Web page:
Non-fiction prose (my place by sally morgan) persauasive /reflective response - Essay Example

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It is a heart-wrenching story of the betrayal which Sally feels upon learning the truth about her roots, but in the end she comes to terms with the reasons as to why she had…
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Non-fiction prose (my place by sally morgan) persauasive /reflective response
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Sally Morgan’s “My Place.” Order No. 233978 No. of pages: 2 Premium 6530 “My Place” is an autobiographical story, written by Sally Morgan, a young
Aboriginal Australian girl, whose aboriginal roots were kept under wraps by her mother and grandmother. It is a heart-wrenching story of the betrayal which Sally feels upon learning the truth about her roots, but in the end she comes to terms with the reasons as to why she had been masqueraded as a child of Indian origin.
Australia, in the mid 20th century was trying to integrate the indigenous population of the country into the mainstream and to further this end the government adopted some ruthless measures. Among them, was the practice of taking away Aboriginal children from their parents and putting them in special schools, to indoctrinate the accepted norms of the time and subsequently eradicate the original Aboriginal culture. This led to the creation of a ‘Stolen Generation’, the children snatched away from parents to be “institutionalized.” This book could be said to be the predecessor for the inquiry and report on the Stolen Generation, undertaken by the Government in later years.
Sally Morgan’s “My Place” could also be considered a tribute to her grandmother, who shields her own daughter and her grandchildren from the harsh truth. Sally Morgan’s mother was a half-caste, fathered by the white landowner. Sally Morgan questions her grandmother’s motives in keeping their origin a secret, not realizing that the over-protective grand-mother went to such lengths to keep the children from being taken away. The author discovers many of the secrets which her grandmother kept from them, but her death left them with a lot of unanswered questions, which would always regrettably, remain with them.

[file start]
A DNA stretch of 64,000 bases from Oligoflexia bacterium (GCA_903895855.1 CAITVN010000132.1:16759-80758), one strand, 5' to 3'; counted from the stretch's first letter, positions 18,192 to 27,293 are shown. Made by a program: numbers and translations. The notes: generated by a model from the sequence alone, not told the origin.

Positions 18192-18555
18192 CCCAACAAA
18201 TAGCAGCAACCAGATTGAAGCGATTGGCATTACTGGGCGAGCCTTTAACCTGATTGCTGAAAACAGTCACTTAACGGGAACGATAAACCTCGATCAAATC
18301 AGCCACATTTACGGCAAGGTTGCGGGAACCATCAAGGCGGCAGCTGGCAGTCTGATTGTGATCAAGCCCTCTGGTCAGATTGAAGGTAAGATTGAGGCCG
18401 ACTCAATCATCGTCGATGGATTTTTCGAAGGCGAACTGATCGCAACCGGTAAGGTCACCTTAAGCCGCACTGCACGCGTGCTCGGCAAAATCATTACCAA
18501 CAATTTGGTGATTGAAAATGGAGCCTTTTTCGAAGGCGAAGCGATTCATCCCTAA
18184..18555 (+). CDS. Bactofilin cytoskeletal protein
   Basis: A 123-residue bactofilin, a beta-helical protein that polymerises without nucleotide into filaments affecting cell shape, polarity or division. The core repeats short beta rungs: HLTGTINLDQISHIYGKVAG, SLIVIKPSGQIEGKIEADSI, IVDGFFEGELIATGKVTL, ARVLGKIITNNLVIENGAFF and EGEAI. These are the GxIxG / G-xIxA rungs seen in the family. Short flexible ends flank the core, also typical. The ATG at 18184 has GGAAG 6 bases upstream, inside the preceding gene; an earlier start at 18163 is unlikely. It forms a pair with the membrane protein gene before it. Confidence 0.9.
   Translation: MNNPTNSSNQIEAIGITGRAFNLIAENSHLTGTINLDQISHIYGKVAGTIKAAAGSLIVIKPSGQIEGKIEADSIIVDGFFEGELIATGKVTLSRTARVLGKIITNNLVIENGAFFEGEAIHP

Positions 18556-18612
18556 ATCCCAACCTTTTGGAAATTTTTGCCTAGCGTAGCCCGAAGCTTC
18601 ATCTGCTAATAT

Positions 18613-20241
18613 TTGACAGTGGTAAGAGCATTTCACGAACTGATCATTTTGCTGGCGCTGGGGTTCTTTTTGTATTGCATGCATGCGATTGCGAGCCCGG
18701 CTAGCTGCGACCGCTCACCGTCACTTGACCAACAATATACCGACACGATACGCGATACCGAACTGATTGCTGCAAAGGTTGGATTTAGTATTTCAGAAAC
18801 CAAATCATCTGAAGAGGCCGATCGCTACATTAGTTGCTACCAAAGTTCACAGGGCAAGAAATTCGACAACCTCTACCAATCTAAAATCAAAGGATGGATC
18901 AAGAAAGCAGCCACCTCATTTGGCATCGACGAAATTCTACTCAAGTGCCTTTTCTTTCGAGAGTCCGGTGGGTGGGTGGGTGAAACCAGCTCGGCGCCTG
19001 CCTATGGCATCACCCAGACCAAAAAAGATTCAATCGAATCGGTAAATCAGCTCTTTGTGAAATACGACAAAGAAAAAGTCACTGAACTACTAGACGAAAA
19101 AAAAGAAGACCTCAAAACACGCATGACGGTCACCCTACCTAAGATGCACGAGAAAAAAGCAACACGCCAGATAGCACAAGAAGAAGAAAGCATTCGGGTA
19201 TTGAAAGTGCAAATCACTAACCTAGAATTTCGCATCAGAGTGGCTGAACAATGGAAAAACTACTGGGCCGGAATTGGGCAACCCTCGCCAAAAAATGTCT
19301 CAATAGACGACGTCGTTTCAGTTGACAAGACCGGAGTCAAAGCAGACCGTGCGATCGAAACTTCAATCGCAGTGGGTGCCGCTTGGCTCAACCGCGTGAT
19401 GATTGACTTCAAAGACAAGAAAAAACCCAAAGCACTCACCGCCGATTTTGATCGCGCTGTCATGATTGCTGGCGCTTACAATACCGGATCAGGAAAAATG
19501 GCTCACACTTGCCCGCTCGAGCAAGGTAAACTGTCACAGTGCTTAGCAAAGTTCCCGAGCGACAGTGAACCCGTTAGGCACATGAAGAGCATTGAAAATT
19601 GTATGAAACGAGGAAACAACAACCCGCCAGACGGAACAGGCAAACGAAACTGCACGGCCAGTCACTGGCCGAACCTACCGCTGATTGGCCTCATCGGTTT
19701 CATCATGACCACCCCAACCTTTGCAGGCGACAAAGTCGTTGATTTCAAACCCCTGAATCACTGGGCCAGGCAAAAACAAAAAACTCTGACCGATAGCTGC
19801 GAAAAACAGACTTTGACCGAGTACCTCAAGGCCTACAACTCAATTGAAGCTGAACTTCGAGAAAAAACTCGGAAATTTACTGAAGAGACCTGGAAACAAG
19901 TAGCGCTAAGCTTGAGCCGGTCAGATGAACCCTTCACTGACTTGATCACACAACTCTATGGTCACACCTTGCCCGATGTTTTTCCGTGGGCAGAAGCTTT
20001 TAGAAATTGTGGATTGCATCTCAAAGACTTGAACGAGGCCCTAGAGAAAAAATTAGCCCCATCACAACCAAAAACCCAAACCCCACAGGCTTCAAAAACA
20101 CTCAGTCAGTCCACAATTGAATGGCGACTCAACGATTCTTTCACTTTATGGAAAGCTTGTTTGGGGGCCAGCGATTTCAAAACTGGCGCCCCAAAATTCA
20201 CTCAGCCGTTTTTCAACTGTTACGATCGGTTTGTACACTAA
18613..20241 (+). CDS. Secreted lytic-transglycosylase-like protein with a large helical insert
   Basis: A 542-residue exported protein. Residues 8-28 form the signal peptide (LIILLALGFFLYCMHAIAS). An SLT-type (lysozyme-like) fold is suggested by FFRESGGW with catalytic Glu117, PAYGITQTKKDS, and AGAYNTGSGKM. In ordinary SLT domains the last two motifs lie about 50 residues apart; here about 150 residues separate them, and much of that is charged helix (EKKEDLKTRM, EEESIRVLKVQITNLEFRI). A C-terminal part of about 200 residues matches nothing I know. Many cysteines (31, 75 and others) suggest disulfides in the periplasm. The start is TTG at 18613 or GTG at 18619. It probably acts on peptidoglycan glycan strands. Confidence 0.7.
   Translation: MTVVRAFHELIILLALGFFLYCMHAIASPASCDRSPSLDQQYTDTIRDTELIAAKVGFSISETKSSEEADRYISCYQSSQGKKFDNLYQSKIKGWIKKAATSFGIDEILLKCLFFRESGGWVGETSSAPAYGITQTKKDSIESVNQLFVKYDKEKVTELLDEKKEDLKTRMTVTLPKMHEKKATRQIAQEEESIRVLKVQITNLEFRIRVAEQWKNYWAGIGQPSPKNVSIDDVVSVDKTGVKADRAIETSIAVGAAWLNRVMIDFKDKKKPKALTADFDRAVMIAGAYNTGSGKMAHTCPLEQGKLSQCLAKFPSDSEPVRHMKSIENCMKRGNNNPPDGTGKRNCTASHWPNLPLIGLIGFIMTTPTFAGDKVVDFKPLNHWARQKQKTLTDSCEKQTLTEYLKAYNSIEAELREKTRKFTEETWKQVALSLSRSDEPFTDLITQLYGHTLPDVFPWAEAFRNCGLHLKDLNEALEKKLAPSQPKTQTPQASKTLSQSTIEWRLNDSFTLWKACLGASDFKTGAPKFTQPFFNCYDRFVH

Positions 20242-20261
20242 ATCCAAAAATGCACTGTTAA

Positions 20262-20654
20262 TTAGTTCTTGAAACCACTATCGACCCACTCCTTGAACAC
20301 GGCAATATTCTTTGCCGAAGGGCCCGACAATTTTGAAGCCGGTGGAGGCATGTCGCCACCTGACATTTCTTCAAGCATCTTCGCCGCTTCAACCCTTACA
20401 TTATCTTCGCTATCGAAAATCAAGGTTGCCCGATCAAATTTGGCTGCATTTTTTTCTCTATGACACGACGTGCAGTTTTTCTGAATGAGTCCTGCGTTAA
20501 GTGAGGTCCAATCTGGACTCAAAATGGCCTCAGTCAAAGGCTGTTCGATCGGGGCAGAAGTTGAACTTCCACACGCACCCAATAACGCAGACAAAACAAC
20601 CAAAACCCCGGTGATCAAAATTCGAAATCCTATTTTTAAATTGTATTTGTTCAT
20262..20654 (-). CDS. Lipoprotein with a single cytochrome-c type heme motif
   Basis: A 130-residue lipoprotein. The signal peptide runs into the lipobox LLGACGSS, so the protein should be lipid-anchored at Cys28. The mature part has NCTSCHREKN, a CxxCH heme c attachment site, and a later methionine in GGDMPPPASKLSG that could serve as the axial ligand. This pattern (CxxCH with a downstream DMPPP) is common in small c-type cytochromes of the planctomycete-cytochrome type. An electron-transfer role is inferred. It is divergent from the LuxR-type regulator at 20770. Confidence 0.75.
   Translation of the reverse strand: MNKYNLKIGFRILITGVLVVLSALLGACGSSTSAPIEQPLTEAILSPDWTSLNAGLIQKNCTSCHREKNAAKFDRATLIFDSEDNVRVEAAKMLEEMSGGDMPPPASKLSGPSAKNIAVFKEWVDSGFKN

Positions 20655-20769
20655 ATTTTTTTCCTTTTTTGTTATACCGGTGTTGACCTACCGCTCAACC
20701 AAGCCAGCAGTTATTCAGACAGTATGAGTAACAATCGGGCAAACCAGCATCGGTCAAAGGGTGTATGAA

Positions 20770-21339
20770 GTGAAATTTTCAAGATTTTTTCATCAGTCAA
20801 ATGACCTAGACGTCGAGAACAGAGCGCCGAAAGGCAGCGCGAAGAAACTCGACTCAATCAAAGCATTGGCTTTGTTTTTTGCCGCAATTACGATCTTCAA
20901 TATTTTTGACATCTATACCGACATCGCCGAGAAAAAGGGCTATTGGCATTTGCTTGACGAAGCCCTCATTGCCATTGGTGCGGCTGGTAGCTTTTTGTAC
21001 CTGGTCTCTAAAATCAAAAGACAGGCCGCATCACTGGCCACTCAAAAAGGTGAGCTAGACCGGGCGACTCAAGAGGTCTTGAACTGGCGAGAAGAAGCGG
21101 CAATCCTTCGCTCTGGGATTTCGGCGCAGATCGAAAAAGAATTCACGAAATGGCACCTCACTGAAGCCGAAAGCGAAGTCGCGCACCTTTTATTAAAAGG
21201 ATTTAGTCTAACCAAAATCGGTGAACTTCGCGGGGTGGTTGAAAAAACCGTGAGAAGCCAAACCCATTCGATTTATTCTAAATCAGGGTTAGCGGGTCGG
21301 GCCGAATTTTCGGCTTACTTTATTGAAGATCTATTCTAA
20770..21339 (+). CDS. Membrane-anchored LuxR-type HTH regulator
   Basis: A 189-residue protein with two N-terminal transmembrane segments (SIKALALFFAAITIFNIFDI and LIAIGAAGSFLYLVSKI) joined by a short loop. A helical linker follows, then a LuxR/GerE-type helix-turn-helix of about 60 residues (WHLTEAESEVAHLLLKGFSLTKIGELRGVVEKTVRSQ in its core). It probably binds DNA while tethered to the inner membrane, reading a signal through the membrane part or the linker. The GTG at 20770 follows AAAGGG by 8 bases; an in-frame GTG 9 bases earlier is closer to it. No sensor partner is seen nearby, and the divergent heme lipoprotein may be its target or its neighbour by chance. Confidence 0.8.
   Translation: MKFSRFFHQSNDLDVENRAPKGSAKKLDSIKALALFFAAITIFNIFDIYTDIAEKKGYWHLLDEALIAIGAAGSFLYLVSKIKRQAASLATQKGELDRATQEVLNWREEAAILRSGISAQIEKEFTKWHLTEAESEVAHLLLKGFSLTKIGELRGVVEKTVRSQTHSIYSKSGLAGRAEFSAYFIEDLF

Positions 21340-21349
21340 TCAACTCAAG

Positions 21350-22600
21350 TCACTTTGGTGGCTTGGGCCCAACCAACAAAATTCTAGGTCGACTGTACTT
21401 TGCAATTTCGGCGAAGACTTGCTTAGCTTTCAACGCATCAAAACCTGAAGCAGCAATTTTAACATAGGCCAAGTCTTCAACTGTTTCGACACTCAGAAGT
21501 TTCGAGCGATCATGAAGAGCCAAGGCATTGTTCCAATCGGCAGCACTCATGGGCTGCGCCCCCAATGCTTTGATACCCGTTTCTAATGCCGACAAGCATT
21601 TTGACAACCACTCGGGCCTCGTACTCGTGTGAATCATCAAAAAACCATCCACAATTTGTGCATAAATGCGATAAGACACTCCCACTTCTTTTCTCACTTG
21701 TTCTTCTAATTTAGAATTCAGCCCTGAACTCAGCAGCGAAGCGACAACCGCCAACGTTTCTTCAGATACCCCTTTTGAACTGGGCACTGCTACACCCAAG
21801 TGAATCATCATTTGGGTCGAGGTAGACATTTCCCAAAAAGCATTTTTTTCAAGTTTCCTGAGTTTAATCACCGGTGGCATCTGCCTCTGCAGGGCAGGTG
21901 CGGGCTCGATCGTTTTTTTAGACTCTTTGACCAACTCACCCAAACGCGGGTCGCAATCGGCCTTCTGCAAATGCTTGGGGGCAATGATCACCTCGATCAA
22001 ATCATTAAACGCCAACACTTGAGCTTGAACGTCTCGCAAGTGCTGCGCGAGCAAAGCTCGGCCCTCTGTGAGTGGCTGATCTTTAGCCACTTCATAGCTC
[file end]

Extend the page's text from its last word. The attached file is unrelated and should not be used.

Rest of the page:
Sally Morgan makes each individual story special by narrating them as individual stories, which focuses on the trials and tribulations of the community. Elsie, one of the people whom Sally met in her search for information, could give her some wonderful insights into the past life of her grandmother. These stories helped Sally to fill in the blanks in her quest for the truth. Sally’s mother Gladys felt like a complete person when the truth about her roots is laid down in front of her. Sally’s journey in search of her roots was an epic journey for her family, because if Sally had not insisted upon knowing her past, the family would never have been able to reclaim their rightful place in the new Australian society.
Sally Morgan’s work can be seen as seminal in the quest for self-determination, and an Aboriginal woman’s unflinching need to boldly proclaim her identity and claim her place in Australian history with pride. The book resonates with the author’s need to reveal to the world that what the government agencies paraded as a policy of assimilation which was nothing else but an attempt to erase the Aboriginal culture. Daisy and Gladys’ reluctance to admit to their Aboriginal roots, stemmed as much from fear, as it did from shame. The unearthing of her roots brought Sally face to face with her real roots, and for a person living in the Australia during the mid and late 20th century, this was a perplexing discovery.

Sally Morgan’s autobiography is not just a tale of discovery, but also a journey which rewards her with fulfillment at knowing her true roots and the rich heritage of her Aboriginal ancestors. In her quest for her roots, Sally Morgan met many of her relatives and past family friends who for so long had been blocked out of her life by her mother and grandmother. The harshness of truth is difficult to face, but Sally ventured forth in her quest, aware of the greater ramifications that would eventually ensure. Raking up the past is sometimes the most unpleasant task which Sally undertook, because coming to terms with the reality of who we are and where we come from is most cathartic.
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